The Futaba 10C radio (non-module version) is [Tom]’s transmitter of choice. Unfortunately, it isn’t compatible with the Spektrum DSM2 technology modules he wanted to use. So, being the crafty guy he is, he decided to hack it so it was.
Upon opening the Futaba transmitter, he realized that the non-module version of the 10C didn’t really seem that different than a module version. His transmitter just has a pcb hardwired in place where the modules would otherwise go. He soldered a 4 conductor audio jack to the unused pins on the pcb in the transmitter, then mounted it in the case with some J.B. Weld. He then wired and mounted the receiving jack in the module case. A small 6 inch audio cable bridges the two devices, and velcro holds them neatly together.
He discovered that certain modules have problems with the channels being out of order. Unless someone comes up with a firmware hack, there’s no way to remap the controls. So, some modules are just not compatible. [Tom] gives a very nice video walkthrough after the break. Check it out.
Continue reading “Futaba 10C radio modified for Spektrum module compatibility”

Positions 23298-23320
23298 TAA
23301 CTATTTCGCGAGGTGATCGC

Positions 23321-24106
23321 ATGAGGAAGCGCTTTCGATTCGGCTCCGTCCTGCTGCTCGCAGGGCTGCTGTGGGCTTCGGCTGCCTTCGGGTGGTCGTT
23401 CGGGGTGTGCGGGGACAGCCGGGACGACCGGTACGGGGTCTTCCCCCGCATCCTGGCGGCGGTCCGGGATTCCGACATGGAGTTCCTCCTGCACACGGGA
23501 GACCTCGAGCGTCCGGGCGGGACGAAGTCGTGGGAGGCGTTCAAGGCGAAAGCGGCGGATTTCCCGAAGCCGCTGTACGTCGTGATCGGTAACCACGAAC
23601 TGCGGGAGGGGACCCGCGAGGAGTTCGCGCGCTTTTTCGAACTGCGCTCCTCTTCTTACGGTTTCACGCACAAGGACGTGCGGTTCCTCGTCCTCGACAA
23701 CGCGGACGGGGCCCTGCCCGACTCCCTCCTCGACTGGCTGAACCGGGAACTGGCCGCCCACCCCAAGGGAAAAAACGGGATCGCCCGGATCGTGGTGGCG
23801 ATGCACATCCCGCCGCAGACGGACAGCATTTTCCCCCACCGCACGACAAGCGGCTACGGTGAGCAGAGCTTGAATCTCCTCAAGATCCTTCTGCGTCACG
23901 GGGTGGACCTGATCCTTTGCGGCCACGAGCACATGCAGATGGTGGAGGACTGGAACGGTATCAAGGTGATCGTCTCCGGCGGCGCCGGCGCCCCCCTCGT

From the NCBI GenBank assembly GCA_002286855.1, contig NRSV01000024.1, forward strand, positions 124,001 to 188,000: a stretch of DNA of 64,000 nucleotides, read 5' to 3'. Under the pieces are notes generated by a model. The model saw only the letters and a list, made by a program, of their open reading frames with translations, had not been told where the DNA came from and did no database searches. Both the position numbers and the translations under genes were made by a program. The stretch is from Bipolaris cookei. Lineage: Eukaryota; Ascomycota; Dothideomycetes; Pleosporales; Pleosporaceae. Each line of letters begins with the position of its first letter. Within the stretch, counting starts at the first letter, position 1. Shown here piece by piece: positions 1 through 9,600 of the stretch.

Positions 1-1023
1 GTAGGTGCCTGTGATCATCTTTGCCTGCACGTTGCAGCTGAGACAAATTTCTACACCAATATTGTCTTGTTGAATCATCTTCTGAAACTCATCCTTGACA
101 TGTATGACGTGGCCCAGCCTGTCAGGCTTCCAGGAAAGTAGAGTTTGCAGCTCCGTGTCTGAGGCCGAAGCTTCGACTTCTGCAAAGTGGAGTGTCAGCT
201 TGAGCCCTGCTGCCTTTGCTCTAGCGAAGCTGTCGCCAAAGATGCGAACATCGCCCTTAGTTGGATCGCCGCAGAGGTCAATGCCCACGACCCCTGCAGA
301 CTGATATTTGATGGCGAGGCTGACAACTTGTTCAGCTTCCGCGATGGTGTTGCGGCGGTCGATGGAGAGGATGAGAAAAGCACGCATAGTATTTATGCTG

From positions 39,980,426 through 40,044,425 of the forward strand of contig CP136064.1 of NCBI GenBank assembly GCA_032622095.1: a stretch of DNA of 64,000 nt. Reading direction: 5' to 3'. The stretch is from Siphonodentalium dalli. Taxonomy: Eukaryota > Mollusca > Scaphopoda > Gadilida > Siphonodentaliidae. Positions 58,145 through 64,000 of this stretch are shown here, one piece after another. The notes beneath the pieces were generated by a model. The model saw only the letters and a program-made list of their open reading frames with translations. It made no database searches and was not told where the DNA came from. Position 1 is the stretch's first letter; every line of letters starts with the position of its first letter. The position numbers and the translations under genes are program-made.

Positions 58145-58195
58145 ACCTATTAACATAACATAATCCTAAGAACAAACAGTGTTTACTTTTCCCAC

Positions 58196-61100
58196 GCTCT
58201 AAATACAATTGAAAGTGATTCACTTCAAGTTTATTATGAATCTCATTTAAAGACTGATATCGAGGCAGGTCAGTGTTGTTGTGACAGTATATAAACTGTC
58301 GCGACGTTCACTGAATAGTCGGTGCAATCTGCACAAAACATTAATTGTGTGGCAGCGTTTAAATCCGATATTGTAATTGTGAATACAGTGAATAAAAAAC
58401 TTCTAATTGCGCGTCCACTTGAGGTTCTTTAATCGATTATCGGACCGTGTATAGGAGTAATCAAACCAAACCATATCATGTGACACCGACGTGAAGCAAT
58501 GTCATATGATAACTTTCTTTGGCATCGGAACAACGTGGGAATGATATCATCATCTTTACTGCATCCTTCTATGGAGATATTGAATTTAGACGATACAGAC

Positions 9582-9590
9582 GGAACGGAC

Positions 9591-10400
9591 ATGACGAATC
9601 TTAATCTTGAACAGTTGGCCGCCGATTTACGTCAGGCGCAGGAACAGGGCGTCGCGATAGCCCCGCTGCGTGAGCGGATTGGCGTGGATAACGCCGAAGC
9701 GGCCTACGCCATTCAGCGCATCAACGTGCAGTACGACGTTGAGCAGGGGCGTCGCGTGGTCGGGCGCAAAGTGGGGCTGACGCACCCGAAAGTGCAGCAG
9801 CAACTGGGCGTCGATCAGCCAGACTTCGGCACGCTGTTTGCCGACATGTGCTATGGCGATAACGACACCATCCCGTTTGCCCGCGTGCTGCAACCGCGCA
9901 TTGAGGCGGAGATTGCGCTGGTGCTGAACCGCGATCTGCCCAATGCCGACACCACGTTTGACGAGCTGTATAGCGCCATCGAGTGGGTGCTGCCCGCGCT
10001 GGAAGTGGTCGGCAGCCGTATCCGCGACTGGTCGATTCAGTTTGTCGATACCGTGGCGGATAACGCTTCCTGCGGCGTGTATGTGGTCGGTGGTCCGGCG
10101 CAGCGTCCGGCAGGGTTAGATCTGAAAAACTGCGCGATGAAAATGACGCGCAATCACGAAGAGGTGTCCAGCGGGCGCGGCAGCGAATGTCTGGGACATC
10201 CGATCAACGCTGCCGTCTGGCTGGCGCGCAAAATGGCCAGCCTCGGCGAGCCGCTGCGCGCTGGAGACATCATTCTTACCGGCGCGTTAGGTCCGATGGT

[Gerard] does puppeteering and animatronics work, and to remotely control his creations and characters he uses an off-the-shelf remote control radio. It’s you basic 6-channel setup, but [Gerard] wanted a way to control eye blinks and other simple actions with the press of a button. Sure, he could use the toggle switches on his transmitter, but he wanted something that wouldn’t require turning a servo on and off again. To fix this problem, [Gerard] added shoulder buttons to his transmitter with only a little bit of soldering.
[Gerard]’s transmitter uses toggle switches to send a signal on channels five and six. To add his push buttons, he simply drilled a hole in the plastic enclosure, installed a pair of push buttons, and wired them in parallel to the toggle switches.
Now [Gerard] has momentary switches on channels five and six, perfect for making his creations blink. Since the buttons are wired in parallel with the switches, flicking the switches to the ‘on’ position in effect takes the button out of the circuit, just in case the transmitter gets jostled around.
Futaba makes vacuum florescent character displays that can be used as a drop-in replacement for common character LCDs. VFDs have a wider viewing angle, and generally look cooler.
Futaba’s character displays can be interfaced using the standard 8-bit or 4-bit parallel LCD interface, or a simple two-wire protocol. The protocol type is set by resistors on the back of the display, so it’s not particularly easy to change without a hot-air rework station. Today we’ll demonstrate a serially-interfaced VFD using the Bus Pirate.
Continue reading “Parts: 4×20 VFD character display (NA204SD02)”